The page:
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PV-IRES-Cre mouse line targets excitatory granule neurons in the cerebellum


Parvalbumin-expressing inhibitory neurons (PV-INs) are critical for the balance and fine-tuning of complex neuronal circuits. Studies of PV-IN biology require tools for their specific labeling, targeting and manipulation. Among these, the Cre/LoxP system is the most popular in mice, with the two commonly used PV-Cre lines cited over 5600 times. Here we report in the mouse cerebellar cortex that PV-Cre activity is not restricted to inhibitory neurons. Imaging of Cre-activated reporters demonstrated recombination in excitatory granule cells. We present evidence that PV-Cre recombination is: (1) spatially regulated and lobule specific; (2) detected in granule cells in the external and internal granule cell layers arising from strong, but transient Pvalb expression in progenitors between E13-E15; and (3) delayed in a subset of inhibitory interneurons, asynchronous with PV protein expression. Together, our findings establish the spatio-temporal patterns PV-Cre activation in the mouse cerebellum, raising considerations for conditional targeting of Pvalb-expressing inhibitory populations.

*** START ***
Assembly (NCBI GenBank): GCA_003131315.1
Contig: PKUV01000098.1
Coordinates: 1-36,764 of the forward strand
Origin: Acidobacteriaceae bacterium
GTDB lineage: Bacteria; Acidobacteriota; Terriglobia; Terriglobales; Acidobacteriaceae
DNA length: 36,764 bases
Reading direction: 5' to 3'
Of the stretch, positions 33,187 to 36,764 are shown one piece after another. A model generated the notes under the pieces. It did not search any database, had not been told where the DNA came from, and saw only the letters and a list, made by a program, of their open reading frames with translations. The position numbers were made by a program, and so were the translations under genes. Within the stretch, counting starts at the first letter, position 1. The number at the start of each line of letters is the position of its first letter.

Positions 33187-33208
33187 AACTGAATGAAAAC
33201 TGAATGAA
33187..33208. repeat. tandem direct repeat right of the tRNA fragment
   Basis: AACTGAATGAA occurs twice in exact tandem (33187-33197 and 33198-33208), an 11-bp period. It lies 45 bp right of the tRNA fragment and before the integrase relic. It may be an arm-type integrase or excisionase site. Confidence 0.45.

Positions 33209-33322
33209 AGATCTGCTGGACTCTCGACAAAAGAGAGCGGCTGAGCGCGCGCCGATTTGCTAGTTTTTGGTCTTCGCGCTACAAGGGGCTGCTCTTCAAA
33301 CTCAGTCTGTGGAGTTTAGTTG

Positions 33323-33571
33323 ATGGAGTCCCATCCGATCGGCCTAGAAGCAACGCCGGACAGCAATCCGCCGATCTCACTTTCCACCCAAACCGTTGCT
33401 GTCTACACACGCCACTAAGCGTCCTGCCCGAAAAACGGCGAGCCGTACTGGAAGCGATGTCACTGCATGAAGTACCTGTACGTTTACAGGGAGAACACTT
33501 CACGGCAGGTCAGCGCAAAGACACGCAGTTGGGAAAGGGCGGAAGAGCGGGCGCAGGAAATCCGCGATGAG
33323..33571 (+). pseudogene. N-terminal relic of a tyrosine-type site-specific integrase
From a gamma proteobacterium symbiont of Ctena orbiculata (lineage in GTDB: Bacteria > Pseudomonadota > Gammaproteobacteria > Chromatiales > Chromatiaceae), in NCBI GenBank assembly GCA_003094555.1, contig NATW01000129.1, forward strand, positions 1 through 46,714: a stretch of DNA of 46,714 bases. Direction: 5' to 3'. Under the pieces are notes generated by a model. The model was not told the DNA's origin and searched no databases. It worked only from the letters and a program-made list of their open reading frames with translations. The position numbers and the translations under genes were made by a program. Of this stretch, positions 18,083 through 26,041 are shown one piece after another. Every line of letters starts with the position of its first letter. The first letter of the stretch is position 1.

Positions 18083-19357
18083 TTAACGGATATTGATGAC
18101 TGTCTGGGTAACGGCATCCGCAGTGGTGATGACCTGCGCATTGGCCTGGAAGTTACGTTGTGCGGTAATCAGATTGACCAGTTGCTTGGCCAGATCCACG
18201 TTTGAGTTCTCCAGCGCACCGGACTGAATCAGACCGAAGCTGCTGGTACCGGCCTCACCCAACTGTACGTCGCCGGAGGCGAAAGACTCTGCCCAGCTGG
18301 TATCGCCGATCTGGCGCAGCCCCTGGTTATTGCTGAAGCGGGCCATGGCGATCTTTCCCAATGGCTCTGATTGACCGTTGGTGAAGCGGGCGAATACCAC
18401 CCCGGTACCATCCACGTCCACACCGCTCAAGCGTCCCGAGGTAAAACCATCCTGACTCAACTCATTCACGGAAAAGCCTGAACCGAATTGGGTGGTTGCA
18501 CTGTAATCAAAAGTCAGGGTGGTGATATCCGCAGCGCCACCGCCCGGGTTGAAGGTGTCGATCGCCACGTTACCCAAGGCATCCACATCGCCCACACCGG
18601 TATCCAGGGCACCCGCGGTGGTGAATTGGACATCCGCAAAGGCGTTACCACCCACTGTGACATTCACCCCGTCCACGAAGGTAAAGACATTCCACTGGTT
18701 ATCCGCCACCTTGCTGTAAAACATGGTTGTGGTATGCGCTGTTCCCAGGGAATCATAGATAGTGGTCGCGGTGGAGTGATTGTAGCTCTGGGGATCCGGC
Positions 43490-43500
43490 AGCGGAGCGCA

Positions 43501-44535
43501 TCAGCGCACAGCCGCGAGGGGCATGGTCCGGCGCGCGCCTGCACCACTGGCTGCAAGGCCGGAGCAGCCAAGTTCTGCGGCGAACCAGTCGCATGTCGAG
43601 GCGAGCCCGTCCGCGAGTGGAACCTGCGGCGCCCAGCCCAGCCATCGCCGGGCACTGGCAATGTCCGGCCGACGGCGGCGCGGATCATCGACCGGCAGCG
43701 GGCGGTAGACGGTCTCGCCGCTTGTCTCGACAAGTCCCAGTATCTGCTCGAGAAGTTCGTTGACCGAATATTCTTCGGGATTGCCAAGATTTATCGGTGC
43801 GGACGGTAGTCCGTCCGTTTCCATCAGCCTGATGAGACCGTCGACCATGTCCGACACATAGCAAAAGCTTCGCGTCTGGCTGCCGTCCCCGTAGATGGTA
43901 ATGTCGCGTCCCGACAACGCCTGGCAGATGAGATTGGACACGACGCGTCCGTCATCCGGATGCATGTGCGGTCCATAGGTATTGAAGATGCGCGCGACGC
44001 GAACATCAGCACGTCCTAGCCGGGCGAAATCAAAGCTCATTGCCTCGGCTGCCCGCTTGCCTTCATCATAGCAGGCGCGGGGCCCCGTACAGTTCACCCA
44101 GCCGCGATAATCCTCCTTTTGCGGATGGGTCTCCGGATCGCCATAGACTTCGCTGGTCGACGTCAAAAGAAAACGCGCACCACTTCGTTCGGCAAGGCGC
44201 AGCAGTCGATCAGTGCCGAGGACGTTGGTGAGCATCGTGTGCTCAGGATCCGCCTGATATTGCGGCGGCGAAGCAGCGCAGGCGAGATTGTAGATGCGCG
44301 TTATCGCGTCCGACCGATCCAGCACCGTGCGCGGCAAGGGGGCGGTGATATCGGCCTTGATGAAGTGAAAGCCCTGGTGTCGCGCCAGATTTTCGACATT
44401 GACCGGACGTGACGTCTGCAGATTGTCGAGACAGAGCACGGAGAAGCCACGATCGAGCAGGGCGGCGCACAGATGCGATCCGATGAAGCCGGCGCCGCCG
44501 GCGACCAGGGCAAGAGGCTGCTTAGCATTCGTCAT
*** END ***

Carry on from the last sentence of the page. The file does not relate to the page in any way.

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Parvalbumin (PV), a calcium-binding protein, is widely used for the marking and classification of GABAergic inhibitory interneuron and projection neuron populations throughout the CNS. PV-expressing inhibitory interneurons are critical for maintenance of excitatory-inhibitory balance and circuit outputs [1]. PV is also expressed by populations of GABAergic projection neurons in the cerebellum, basal ganglia and superior colliculus [2, 3]. Together, PV-expressing inhibitory neurons (PV-INs) encompass multiple cell-types with wide-ranging features in morphology, functional activity and molecular signatures [4].

Studies of PV-INs require tools to target and track them during development and at maturity. To this end, development of mouse lines in which Cre recombinase expression is driven under the control of the Parvalbumin (Pvalb) gene promoter and enhancer elements (hereafter PV-Cre) [5] have enabled studies of diverse aspects of PV-IN biology, including network activity [6], surface receptor function and developmental progression [7, 8]. Despite the broad usage of PV-Cre lines, thorough characterizations of Cre recombination patterns and whether they faithfully target Parvalbumin-expressing neurons of interest is still missing. Characterization is particularly important as Cre-dependent recombination is not solely limited to Cre expression at the time of study but can occur with transient or development expression [9]. Moreover, parvalbumin is expressed in select populations of excitatory neurons in the retina, spinal cord, and several brain regions [2, 5].